Keenly watching the charity play out are two empathetic truck drivers, finishing their meals before heading back to the road. After the Joads leave—the kids each holding a sugary wonderment that gravely counterpoints their family’s bare-boned happenstance—one trucker gruffly lectures the waitress, “Them’s a nickel-a-piece candy,” which earns him a snappy retort: “What’s it to you?”
Plenty. The departing truckers up and leave, paying their tabs with silver dollars. “Wait, you’ve got change coming to you,” says the startled waitress. “What’s it to ya?” is the echoed response of kindness, served with a dollop of sarcasm.
What goes round has come round, as charity, respectful of dignity, begets charity.
Another scene of tender mercy dispensed is found in the exquisite 1945 film A Tree Grows in Brooklyn. Directed by Elia Kazan, and based on Betty Smith’s semi-autobiographical, best-selling novel of the same name, the movie follows the tribulations of the Nolans, whose charming, often-drunk pater familias—played by James Dunn, who won an Oscar for his terrific performance—has trouble bringing the bacon home, where the real boss is Katie Nolan, whose odd-jobbing staves off poverty, and who is now pregnant, a new sibling to join the eldest, Francie, and her younger brother, Neeley.
A loveable dreamer, but emasculated by his limited providing, a sullen Johnny Nolan heads out on Christmas night into a snowstorm—sans coat, with nothing but a meager scarf for protection—to find work. He never returns. A week later he is dead, worn out by the elements and a driven-but-fruitless search for employment.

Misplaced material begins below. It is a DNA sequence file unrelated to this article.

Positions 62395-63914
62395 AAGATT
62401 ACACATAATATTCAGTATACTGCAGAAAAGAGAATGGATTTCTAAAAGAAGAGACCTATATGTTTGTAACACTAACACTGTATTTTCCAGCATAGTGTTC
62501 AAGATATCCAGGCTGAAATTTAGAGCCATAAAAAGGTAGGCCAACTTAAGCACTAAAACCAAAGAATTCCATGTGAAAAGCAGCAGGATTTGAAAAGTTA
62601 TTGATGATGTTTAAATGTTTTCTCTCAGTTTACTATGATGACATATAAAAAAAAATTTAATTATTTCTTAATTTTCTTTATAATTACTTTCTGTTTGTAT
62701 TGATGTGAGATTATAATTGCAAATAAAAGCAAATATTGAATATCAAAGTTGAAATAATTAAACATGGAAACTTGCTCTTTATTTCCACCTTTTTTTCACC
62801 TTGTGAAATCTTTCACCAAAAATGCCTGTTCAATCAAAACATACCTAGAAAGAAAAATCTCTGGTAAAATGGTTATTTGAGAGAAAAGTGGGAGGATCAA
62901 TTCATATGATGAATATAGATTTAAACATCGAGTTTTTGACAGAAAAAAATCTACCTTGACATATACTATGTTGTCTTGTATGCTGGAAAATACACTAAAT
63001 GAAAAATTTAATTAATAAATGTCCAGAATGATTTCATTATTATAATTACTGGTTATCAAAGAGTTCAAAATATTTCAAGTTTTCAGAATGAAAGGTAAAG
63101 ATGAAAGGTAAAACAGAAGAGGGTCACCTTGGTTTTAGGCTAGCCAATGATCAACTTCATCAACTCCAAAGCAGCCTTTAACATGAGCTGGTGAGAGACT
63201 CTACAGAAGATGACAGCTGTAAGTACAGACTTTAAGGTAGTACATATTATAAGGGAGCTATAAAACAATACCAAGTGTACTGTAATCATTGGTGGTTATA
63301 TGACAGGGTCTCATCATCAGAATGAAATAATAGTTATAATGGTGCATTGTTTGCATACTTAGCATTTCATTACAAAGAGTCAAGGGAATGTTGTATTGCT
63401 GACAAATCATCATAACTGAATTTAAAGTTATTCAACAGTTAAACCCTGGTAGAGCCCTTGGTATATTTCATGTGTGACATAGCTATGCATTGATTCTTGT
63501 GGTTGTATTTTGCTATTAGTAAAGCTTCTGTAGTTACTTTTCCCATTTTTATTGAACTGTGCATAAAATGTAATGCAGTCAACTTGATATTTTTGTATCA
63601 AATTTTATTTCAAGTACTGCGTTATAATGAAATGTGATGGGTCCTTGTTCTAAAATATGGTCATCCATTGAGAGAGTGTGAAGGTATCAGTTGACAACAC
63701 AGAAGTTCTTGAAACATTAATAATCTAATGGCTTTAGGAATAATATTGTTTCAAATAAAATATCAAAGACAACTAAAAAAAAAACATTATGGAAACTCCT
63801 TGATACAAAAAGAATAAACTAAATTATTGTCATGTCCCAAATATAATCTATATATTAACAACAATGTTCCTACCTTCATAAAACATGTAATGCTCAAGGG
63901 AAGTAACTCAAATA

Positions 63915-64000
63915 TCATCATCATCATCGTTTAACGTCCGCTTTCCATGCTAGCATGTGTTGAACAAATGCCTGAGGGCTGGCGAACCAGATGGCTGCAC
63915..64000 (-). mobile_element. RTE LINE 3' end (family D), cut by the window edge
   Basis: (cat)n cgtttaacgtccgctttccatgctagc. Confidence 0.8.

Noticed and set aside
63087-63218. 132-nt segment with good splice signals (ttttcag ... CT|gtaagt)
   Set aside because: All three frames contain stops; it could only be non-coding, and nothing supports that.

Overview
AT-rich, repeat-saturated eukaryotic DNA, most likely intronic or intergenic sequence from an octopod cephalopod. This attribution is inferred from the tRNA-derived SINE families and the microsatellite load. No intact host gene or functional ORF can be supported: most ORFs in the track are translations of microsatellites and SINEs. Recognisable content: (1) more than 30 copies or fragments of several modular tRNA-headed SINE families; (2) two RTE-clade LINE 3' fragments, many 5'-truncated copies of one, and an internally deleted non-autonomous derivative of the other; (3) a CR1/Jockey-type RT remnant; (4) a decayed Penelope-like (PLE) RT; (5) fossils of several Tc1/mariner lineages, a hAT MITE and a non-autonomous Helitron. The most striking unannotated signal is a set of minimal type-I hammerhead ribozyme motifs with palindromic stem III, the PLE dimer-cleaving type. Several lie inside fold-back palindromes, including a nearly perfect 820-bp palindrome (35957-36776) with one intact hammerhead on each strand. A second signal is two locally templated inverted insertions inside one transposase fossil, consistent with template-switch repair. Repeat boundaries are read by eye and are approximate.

Into the post-funeral gloom of the widowed Katie comes Mr. McGarrity, owner of the local pub where Johnny preferred to bend an elbow. Has he shown up to the Nolans’ tenement top-floor apartment to pay respects, or maybe to discuss the late customer’s tab?
Played by the popular character actor James Gleason, McGarrity, dressed formally, uncomfortably addresses Katie, telling her, “Johnny would give me some money to keep. . . . Well, I got ta lookin’ around, and what do ya think? I had nearly five bucks in his box. So I figured it belonged ta you.” Katie, kindly, rejects the proffered money: “If you told the truth, it’d be more than likely that he owed you. But thanks very much.”